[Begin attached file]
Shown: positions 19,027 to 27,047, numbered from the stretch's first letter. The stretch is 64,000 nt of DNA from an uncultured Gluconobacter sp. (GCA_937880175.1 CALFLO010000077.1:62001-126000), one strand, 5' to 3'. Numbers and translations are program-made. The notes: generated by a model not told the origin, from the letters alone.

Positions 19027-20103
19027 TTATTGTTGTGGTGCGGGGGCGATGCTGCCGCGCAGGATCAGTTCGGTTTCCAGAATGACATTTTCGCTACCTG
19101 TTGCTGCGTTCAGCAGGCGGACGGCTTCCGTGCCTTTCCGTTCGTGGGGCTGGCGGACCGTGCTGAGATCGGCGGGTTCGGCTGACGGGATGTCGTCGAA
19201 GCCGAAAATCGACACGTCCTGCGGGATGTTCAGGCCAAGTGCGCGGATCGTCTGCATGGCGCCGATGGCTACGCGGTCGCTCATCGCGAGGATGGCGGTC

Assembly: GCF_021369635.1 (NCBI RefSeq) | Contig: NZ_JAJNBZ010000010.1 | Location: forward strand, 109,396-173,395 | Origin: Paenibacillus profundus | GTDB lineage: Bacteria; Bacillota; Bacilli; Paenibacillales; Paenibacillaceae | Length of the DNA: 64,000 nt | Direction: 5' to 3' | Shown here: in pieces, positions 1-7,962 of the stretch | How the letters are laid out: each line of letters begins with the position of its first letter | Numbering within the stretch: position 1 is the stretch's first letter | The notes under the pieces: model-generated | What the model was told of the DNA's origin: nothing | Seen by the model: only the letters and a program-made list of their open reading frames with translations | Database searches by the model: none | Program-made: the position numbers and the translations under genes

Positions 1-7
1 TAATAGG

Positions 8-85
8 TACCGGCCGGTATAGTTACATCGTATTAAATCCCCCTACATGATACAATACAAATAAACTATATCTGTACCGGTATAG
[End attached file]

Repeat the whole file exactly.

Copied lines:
Shown: positions 19,027 to 27,047, numbered from the stretch's first letter. The stretch is 64,000 nt of DNA from an uncultured Gluconobacter sp. (GCA_937880175.1 CALFLO010000077.1:62001-126000), one strand, 5' to 3'. Numbers and translations are program-made. The notes: generated by a model not told the origin, from the letters alone.

Positions 19027-20103
19027 TTATTGTTGTGGTGCGGGGGCGATGCTGCCGCGCAGGATCAGTTCGGTTTCCAGAATGACATTTTCGCTACCTG
19101 TTGCTGCGTTCAGCAGGCGGACGGCTTCCGTGCCTTTCCGTTCGTGGGGCTGGCGGACCGTGCTGAGATCGGCGGGTTCGGCTGACGGGATGTCGTCGAA
19201 GCCGAAAATCGACACGTCCTGCGGGATGTTCAGGCCAAGTGCGCGGATCGTCTGCATGGCGCCGATGGCTACGCGGTCGCTCATCGCGAGGATGGCGGTC

Assembly: GCF_021369635.1 (NCBI RefSeq) | Contig: NZ_JAJNBZ010000010.1 | Location: forward strand, 109,396-173,395 | Origin: Paenibacillus profundus | GTDB lineage: Bacteria; Bacillota; Bacilli; Paenibacillales; Paenibacillaceae | Length of the DNA: 64,000 nt | Direction: 5' to 3' | Shown here: in pieces, positions 1-7,962 of the stretch | How the letters are laid out: each line of letters begins with the position of its first letter | Numbering within the stretch: position 1 is the stretch's first letter | The notes under the pieces: model-generated | What the model was told of the DNA's origin: nothing | Seen by the model: only the letters and a program-made list of their open reading frames with translations | Database searches by the model: none | Program-made: the position numbers and the translations under genes

Positions 1-7
1 TAATAGG

Positions 8-85
8 TACCGGCCGGTATAGTTACATCGTATTAAATCCCCCTACATGATACAATACAAATAAACTATATCTGTACCGGTATAG